“They’re no different from you and me, you know. They’re humans, like us. They eat the same food, they harbor same emotions that we have, and they do the same things we do: go to school, study, work, and such. The only thing different is their sexual orientation.”
Words of a good friend of mine said long time ago flew back to my mind.
Yes, they’re blood and flesh just like me. They’re humans too. They’re not handicapped, nor are they abnormal. They just happen to like those of the same sex.
“Just because they’re homosexuals, it doesn’t mean that they will fall for anyone from the same sex, you see. It’s just like straight people, if a guy is straight, does that mean he would fall for any girl he sees? And will a girl who’s straight fall in love with every guy she meets? They have types and preferences, too.”
This was also said by another good friend of mine. I chuckled hearing that at that time because I remember one time in the past time of that past, when one of my gay friend told me how the guys in the same vocal group avoided him once he joined because they were afraid he would fall for them. I remember him laughing about that instead and said, “Seriously, do they really think they are all that attractive?” and then we laughed together.
I used to wonder as well whether my view could form like this simply because no lesbians ever fell for me, so I feared nothing. I wonder if that’s the case. But, if a guy I don’t like fall for me, wouldn’t I reject him all the same? It’s not like I would like anyone just because I’m straight and it’s a guy, right? Perhaps, then, that’s not the case.
* * *
“You know, I really do regret what happened to Sri this afternoon. I think it’s just unfortunate, and it was so out of line. That moment depicted exactly what homophobic always depicted of gays and lesbians, which is a pity. And Sri happened to be homophobic, indeed. But what she just wrote in her status made me feel sad.
“Maybe… Maybe I was being too sensitive about it, but… still, I couldn’t help feeling sad upon reading it. Should we really treat homosexuality as abnormalities or illness, or something disgusting?
“The problem is not in the sexual orientation, right? It’s not that, but basically it all comes back to character, right? If you’re such a mess, then you’re a mess despite your sexual orientation. And homosexuals can be pleasantly nice too if they are genuinely nice, right?” I talked to the person in mirror in front of me.
“I have nothing against homosexuals. I have plenty of friends who are homosexuals. In the end, it’s her opinion and she is entitled to have her own opinion.
“It is, indeed, a matter of sexual orientation, but she couldn’t really be blamed as well because what she just experienced today is just very traumatic to her.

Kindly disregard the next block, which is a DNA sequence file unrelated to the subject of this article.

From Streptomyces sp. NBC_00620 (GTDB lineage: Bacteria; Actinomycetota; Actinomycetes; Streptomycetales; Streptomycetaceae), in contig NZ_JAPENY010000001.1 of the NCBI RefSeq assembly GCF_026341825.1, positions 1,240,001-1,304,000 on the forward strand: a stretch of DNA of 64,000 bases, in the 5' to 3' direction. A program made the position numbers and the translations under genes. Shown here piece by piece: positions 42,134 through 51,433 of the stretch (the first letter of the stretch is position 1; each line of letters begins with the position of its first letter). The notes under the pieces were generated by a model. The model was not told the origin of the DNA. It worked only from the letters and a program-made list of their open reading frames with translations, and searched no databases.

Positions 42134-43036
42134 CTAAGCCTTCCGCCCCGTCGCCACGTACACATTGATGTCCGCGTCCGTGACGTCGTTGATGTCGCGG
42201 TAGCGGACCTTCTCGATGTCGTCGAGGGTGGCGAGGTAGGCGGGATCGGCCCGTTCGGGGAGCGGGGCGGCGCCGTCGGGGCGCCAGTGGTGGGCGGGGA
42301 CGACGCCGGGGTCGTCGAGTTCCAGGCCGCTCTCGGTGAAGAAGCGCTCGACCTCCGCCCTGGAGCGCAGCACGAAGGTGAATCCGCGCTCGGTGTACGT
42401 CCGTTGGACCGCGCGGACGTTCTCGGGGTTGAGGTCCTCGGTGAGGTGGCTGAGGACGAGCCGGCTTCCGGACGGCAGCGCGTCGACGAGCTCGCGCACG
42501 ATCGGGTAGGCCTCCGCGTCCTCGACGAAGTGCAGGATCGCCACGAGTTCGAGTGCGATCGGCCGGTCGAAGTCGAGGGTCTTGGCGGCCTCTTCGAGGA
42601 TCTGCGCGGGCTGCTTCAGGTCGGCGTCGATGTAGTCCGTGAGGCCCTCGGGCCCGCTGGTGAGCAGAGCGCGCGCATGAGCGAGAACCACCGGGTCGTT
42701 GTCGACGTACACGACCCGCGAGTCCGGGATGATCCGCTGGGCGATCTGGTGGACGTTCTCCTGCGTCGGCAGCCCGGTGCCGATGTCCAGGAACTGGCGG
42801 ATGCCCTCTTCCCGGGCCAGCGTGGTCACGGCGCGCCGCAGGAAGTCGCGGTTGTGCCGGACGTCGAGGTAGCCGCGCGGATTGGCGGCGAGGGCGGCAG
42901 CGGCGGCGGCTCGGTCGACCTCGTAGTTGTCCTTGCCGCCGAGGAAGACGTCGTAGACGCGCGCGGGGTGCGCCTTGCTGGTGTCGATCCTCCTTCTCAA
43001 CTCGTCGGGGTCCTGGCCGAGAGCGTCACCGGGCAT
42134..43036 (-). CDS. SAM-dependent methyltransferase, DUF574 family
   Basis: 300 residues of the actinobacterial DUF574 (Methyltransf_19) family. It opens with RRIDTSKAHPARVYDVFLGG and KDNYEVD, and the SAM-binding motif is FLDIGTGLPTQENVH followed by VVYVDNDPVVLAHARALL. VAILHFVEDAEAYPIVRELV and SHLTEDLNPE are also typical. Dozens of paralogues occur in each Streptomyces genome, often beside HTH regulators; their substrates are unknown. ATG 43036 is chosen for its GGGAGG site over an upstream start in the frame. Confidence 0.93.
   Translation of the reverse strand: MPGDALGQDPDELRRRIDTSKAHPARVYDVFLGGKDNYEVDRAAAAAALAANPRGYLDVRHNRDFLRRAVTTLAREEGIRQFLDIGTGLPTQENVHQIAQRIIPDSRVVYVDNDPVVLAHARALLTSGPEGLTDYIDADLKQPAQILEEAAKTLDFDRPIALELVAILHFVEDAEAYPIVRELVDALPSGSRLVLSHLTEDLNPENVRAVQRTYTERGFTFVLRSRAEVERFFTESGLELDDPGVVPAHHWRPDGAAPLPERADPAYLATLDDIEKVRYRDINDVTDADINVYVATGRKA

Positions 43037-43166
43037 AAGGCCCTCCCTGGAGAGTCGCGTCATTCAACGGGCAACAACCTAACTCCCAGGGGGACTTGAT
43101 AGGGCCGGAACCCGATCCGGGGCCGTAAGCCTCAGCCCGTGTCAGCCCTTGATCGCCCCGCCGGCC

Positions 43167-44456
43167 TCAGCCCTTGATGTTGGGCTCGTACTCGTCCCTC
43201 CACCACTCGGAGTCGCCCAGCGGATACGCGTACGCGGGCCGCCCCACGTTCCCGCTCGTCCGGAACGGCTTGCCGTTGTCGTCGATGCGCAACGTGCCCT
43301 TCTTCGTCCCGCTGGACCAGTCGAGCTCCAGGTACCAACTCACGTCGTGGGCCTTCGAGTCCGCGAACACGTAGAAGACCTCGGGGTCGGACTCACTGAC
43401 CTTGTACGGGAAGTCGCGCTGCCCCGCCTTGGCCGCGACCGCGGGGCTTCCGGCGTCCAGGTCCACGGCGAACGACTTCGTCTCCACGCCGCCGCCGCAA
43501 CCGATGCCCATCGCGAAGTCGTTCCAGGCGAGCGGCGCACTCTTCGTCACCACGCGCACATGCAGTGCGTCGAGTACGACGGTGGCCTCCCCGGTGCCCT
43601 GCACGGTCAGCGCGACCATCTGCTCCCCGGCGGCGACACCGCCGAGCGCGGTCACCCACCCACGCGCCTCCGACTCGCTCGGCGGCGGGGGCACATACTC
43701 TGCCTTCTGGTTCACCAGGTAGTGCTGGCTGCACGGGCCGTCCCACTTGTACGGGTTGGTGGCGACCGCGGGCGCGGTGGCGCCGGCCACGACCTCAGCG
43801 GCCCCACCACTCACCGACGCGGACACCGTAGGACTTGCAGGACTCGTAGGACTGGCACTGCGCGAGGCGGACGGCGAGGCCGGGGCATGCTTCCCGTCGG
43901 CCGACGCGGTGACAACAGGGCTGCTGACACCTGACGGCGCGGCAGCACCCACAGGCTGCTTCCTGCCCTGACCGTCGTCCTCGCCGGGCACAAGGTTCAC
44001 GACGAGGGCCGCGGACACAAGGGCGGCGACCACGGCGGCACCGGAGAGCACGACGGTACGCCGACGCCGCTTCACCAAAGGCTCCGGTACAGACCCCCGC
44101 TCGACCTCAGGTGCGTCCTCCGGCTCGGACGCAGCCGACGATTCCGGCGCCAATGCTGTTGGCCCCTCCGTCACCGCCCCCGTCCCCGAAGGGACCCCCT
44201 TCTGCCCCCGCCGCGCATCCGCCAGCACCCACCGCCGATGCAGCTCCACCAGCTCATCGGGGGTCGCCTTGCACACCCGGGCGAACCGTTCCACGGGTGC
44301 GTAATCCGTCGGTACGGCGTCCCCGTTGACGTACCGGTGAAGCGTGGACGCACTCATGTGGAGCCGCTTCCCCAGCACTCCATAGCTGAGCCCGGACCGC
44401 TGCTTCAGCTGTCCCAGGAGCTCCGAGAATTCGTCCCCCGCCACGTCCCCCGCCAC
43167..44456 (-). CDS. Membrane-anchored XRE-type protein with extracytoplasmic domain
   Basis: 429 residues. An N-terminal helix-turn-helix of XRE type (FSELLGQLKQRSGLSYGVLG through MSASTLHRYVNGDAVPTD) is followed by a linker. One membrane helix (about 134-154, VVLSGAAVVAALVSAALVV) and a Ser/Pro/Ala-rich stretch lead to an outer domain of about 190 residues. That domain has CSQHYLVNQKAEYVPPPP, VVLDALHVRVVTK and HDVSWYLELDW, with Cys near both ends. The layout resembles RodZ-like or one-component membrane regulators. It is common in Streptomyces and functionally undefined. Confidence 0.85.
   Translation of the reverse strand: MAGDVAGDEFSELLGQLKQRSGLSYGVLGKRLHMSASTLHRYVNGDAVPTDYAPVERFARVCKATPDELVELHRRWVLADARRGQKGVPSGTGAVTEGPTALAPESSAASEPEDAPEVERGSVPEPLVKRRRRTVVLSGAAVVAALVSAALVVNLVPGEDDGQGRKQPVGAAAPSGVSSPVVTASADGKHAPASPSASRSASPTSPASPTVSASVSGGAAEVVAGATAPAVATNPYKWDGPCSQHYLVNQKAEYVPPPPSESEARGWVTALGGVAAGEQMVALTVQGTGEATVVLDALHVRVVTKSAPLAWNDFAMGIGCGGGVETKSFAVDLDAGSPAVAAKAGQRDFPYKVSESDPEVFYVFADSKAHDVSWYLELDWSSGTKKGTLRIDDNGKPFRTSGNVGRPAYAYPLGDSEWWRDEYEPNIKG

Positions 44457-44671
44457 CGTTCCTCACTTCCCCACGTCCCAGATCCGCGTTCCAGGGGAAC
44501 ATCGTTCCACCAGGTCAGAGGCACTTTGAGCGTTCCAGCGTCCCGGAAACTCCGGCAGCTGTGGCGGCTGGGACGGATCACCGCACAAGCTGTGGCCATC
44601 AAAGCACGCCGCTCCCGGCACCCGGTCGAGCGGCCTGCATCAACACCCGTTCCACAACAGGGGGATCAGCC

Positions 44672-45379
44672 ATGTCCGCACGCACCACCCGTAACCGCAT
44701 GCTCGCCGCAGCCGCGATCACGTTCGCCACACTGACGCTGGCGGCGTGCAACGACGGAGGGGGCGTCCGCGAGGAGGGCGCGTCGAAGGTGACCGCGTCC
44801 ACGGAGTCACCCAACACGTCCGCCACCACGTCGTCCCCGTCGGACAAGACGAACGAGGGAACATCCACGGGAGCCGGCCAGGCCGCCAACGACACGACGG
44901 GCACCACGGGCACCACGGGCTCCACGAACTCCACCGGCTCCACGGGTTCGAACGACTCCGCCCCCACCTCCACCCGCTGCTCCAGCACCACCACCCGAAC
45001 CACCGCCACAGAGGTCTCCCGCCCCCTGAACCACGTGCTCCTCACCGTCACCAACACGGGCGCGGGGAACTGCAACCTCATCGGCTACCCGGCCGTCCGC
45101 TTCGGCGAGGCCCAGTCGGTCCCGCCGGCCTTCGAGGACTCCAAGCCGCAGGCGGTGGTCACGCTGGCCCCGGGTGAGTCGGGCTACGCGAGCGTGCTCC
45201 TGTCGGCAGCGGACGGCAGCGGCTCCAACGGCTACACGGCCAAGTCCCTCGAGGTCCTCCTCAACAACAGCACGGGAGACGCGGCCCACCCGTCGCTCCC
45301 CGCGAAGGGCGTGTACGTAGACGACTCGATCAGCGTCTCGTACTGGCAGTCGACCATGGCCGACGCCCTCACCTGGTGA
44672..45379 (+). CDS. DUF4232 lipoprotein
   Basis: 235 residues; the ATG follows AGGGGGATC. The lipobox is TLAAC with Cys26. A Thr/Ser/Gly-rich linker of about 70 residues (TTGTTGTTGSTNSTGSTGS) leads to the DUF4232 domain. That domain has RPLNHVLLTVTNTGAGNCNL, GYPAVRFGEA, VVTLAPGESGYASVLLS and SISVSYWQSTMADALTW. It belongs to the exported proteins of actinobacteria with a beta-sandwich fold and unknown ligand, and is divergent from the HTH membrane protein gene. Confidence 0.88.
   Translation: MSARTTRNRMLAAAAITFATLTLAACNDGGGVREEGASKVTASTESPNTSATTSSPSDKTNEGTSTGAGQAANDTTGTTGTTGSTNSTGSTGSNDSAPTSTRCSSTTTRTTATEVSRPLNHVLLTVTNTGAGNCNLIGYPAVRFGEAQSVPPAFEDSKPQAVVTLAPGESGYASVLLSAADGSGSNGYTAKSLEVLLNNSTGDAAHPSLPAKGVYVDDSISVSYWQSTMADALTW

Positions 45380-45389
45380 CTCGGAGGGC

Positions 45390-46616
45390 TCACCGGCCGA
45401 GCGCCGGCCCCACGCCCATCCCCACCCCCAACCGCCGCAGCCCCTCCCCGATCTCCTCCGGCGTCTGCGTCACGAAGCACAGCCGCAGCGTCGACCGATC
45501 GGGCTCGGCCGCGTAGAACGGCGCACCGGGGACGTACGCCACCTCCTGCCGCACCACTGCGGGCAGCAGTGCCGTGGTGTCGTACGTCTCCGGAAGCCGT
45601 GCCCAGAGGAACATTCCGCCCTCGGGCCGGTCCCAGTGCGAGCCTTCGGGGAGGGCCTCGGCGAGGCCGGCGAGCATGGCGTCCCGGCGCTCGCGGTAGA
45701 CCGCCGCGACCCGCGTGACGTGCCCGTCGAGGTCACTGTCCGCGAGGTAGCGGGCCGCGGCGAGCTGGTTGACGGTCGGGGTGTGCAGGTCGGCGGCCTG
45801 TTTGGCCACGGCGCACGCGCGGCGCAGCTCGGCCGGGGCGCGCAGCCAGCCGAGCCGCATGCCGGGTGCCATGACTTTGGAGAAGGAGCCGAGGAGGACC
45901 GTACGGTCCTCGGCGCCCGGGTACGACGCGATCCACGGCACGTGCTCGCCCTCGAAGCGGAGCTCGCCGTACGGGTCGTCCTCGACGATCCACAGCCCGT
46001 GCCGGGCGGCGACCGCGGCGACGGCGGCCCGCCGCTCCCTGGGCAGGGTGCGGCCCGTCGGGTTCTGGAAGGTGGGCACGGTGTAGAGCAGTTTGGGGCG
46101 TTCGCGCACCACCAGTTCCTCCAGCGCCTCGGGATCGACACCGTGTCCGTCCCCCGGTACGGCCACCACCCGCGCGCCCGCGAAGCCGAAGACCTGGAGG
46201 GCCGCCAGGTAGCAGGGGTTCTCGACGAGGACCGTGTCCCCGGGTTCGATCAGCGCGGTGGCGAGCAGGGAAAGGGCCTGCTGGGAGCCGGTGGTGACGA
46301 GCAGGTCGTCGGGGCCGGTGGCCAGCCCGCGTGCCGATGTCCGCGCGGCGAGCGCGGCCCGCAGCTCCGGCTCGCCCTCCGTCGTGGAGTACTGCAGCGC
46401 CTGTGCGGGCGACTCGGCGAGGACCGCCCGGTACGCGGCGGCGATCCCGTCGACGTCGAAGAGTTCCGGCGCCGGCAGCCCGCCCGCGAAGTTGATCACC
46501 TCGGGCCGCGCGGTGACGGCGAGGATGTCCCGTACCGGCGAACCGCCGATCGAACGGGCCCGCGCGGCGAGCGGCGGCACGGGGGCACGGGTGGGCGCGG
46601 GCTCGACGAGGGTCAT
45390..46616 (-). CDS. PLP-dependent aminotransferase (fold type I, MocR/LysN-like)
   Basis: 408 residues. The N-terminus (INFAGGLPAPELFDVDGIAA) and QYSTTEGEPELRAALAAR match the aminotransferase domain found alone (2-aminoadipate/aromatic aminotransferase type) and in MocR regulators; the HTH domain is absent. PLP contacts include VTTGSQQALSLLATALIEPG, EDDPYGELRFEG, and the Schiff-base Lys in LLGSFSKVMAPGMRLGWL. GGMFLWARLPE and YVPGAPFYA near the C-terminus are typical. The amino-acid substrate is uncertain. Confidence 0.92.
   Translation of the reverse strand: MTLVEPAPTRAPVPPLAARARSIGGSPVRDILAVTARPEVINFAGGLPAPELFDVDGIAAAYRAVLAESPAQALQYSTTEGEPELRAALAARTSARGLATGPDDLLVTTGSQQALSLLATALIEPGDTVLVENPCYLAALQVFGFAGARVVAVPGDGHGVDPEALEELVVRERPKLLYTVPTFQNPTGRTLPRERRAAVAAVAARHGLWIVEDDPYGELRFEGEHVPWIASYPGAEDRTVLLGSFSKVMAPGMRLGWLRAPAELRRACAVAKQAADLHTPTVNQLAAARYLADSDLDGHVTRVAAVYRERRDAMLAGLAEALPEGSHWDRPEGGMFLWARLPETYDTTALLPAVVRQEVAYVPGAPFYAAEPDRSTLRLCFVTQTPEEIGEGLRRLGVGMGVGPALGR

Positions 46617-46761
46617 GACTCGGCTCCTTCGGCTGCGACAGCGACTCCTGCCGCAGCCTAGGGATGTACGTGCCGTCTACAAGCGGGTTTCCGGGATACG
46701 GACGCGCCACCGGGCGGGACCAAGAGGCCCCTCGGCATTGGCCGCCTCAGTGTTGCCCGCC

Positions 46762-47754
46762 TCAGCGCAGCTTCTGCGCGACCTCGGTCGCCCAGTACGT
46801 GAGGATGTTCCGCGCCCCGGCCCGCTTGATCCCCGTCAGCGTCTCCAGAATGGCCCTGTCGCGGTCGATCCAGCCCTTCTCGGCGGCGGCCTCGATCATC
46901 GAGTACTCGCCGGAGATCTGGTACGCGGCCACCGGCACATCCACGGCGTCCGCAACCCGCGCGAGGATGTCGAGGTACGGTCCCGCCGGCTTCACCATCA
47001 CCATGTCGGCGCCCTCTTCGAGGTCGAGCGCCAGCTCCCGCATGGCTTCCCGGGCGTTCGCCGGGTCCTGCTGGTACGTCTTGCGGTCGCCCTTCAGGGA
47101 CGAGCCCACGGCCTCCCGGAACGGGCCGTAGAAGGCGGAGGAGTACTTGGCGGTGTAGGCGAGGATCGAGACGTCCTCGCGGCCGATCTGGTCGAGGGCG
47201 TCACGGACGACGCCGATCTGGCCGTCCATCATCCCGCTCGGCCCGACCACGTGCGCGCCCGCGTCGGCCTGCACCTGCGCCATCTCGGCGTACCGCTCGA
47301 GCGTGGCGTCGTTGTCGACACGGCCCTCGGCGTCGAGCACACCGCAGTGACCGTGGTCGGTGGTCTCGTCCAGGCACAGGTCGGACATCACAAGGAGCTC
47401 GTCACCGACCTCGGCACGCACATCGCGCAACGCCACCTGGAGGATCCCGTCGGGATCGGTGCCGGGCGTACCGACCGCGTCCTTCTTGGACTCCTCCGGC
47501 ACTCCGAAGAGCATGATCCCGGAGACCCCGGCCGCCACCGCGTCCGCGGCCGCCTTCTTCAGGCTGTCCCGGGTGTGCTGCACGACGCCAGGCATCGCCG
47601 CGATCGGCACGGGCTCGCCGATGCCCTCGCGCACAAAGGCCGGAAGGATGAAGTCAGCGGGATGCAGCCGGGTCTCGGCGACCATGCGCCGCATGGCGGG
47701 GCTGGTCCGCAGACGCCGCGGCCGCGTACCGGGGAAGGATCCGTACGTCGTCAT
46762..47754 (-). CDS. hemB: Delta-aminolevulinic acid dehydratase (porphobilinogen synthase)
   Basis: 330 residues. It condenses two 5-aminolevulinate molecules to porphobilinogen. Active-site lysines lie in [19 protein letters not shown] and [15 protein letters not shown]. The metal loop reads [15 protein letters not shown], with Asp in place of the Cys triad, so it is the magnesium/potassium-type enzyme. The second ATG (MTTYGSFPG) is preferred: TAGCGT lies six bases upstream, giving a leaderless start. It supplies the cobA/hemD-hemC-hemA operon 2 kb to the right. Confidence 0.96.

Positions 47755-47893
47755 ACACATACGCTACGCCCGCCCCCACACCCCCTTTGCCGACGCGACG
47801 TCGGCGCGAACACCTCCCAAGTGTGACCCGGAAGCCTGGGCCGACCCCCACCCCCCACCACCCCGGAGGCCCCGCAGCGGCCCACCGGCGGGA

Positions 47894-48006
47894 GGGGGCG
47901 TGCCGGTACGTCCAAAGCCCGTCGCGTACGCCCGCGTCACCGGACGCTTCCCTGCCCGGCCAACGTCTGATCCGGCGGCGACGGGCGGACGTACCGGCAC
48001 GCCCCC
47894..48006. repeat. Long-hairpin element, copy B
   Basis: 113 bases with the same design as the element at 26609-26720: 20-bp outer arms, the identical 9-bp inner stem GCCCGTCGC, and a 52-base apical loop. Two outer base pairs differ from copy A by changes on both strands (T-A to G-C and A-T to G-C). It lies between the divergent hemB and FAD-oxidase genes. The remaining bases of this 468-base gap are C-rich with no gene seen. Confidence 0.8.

“It all comes back to each one’s character, I suppose. Straight people could also be very frontal and out of line, I guess… But society just don’t bother too much about them, probably because they’re more socially accepted.
“The point is, as long as people don’t make such a fuss about it whenever they meet homosexuals, I think everyone can be civil about that.” It feels like the person inside the mirror is responding to me.
“I suppose you couldn’t really judge those homophobic just as well, because to them, we’re the ones who do the wrong thing by accepting homosexuals. I guess it’s all a matter of perspective,” the person in the mirror continued.
“Sometimes I feel really offended whenever I came across homophobic people because many of my friends are homosexuals, but after a while, even my gay friends admit that some gays could be very aggressive without putting the other’s sexual orientation into consideration.
“Well, Homophobic people are not the ones defining what homosexuals are like, right? Besides, people here mostly grow up with the idea that such things are just not right, and it’s hard to put such notion aside if you’ve been told that way since you’re little.
“It’s no different, I guess, from making such a fuss about race or religion… There people who also discriminative against the Chinese-Indonesians, or those against Javanese, and so on…”
I sighed. “Well, I don’t think it’s my place anyway to even bother with that, or trying to change the perspective. I can’t tell people what to think, can I?” I asked.
“Well, everyone would think that their opinion is right. It’s not easy to change such thinking. In that sense, then…, there would be no correct answer. No one would be 100% correct. It would all depend on each person’s opinion and each choice we make to believe in which view,” answered the person in the mirror.
“Yeah…, that makes sense.
“I suppose that’s just how the society works,” I said.
“Exactly. It’s usually the majority’s opinion which would later become the acceptable norms and considered as ‘normal.’ Minorities are usually thought as odd, or abnormal, and such.”
“I guess it would then creates stereotyping and overgeneralization, wouldn’t it?”
“I suppose… If such thing could really disappear, maybe we should do a reality check instead. It seems so… so utopian.”